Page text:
The importance of diversification, convergence, and cross-platform brands is growing. To survive, publishers need to cooperate with competitors in many different ways, but the question is whether all of them will survive this strategy.
With all the screens currently available to us, paper magazines are no longer the go-to source of reading material. The fact that the Dutch still prefer paper magazines to online media can be explained by various demographic characteristics, for example the Netherlands’ ageing population. However, the Dutch have read less in recent decades and have begun to consume media differently, with a widespread switch to audio-visual media. We must therefore bear in mind that both digitalisation and demographic characteristics are focus areas for publishers.
These changes have forced publishers to focus on diversification and convergence, i.e. to position themselves in more and different points along the value chain and to seek relevant scale. In the changing market, publishers need to interact with consumers, use new digital channels, and cooperate with competitors to create new content forms. They also need to acknowledge the existence of new competitors, such as popular influencers, bloggers and vloggers. Sanoma Media Netherlands, Weekblad Persgroep (WPG), and other Dutch publishers have focused on cost control by divesting smaller magazines and entering mutual alliances. Hearst Netherlands’ recent acquisition of G+J Media is a good example of how publishers are seeking relevant scale opportunities and joining forces. However, it is also noteworthy that publishers such as New Skool Media and Pijper Media recently took over brand names and divested again a year later, showing that increasing scale and lowering back office costs is not always a successful strategy. The VAT increase (from 6% to 9%) announced for 1 January 2019 will only drive this trend towards cost control.
There is a growing focus on diversification and new ways of monetising publishers’ content. Publishers must continue to interact with consumers and competitors to become cross-platform media brands. Brand identity is still one of the main pillars, but efforts to enhance brand names are not limited to investing in big events and festivals. One new approach is the launch of influencer platform “The HUB” by Sanoma Media Netherlands, a form of strategic partnership that works with an extensive pool of creative bloggers, editors, Instagrammers, YouTubers, and other influencers to help advertisers come up with a creative approach to new content and connect them with relevant creators for the best match.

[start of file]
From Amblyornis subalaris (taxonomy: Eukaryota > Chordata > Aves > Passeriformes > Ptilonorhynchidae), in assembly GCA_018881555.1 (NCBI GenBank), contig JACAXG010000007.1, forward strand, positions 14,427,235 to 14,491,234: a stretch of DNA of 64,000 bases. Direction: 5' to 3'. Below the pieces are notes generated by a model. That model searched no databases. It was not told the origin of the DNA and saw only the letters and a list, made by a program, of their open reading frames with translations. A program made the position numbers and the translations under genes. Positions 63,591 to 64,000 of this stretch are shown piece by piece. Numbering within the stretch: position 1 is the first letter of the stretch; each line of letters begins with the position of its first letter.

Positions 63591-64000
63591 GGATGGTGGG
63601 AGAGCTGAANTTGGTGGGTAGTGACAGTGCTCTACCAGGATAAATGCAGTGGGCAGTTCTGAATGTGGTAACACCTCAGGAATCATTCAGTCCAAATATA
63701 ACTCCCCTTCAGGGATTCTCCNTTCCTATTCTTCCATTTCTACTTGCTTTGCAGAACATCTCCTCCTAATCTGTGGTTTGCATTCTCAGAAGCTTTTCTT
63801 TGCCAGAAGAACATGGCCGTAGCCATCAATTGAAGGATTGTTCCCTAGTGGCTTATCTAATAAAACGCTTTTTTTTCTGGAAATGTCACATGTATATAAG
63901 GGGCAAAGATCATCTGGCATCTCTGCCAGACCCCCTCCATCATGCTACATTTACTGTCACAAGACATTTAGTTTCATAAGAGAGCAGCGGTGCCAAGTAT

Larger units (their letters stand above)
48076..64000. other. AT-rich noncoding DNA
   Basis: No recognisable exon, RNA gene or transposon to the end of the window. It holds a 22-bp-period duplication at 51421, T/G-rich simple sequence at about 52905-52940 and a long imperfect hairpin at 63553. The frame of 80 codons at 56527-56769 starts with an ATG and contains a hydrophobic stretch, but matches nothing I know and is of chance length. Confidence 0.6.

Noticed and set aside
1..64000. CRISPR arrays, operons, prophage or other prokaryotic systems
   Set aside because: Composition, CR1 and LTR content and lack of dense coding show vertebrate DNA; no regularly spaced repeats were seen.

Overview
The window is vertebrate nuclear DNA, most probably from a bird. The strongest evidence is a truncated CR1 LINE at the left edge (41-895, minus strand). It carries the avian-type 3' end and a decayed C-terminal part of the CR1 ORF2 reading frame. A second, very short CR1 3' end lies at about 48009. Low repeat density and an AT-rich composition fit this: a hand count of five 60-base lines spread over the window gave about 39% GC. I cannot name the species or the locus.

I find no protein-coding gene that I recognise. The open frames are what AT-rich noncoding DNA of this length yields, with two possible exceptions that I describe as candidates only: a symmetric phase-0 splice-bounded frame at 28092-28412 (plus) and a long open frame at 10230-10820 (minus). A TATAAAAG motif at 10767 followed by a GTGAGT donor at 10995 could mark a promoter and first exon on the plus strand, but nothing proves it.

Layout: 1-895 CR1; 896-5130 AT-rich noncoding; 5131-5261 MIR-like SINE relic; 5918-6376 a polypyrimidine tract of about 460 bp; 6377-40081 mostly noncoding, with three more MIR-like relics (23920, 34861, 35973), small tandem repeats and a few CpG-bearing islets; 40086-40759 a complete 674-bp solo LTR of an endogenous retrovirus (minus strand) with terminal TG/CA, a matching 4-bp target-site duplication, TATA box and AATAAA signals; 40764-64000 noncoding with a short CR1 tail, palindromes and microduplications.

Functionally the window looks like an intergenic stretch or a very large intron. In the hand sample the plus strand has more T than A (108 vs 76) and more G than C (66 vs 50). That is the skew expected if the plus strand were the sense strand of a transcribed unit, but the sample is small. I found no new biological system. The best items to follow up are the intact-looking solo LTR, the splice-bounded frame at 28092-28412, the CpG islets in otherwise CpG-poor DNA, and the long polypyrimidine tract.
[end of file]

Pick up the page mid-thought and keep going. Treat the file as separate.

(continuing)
Publishers are also increasingly cooperating with competitors to collect data for data-driven marketing purposes. De Persgroep Nederland, Sanoma Media Netherlands and Telegraaf Media Groep (TMG) are joining forces in NLProfiel, a service that will jointly supply profiles based on “first party” data to advertisers. In this way, they are responding to the growing demand to facilitate data-driven marketing within the Dutch media playing field. Uniform technology and data structuring are necessary to make this possible. The advertising market increasingly wants better digital targeting. NLProfiel offers brands and their agencies the opportunity to plan across the various media parties through relevant profiles. GDPR compliance is essential; consumers need to know that their data is safe.
|Consumer magazines publishing market (€ millions)|
|Netherlands||Historical data||Forecast data||CAGR %|
We expect digitalisation and demographics to lead to a decline in print revenue circulation in line with prior years. However, digital growth is still too weak to compensate publishers for print declines. We expect digital circulation revenues to grow from €18m in 2017 to €37m in 2022 but this will be too small to offset a decline of €59m in print revenue circulation.
The cooperation within NLProfiel is a good example of how publishers can respond to market trends together and strengthen each other. It provides consumers with a more relevant range of advertisements and offers advertisers and media agencies more valuable propositions. However, we do not believe that this approach will work for all publishers and we expect that the supply of different magazines will shrink every year and that only strong brand names and niche players will survive. We believe in strong multiplatform strategies and strategic partnerships, but only if the publishers involved are able to respond quickly to new opportunities with Dutch demographic changes in mind.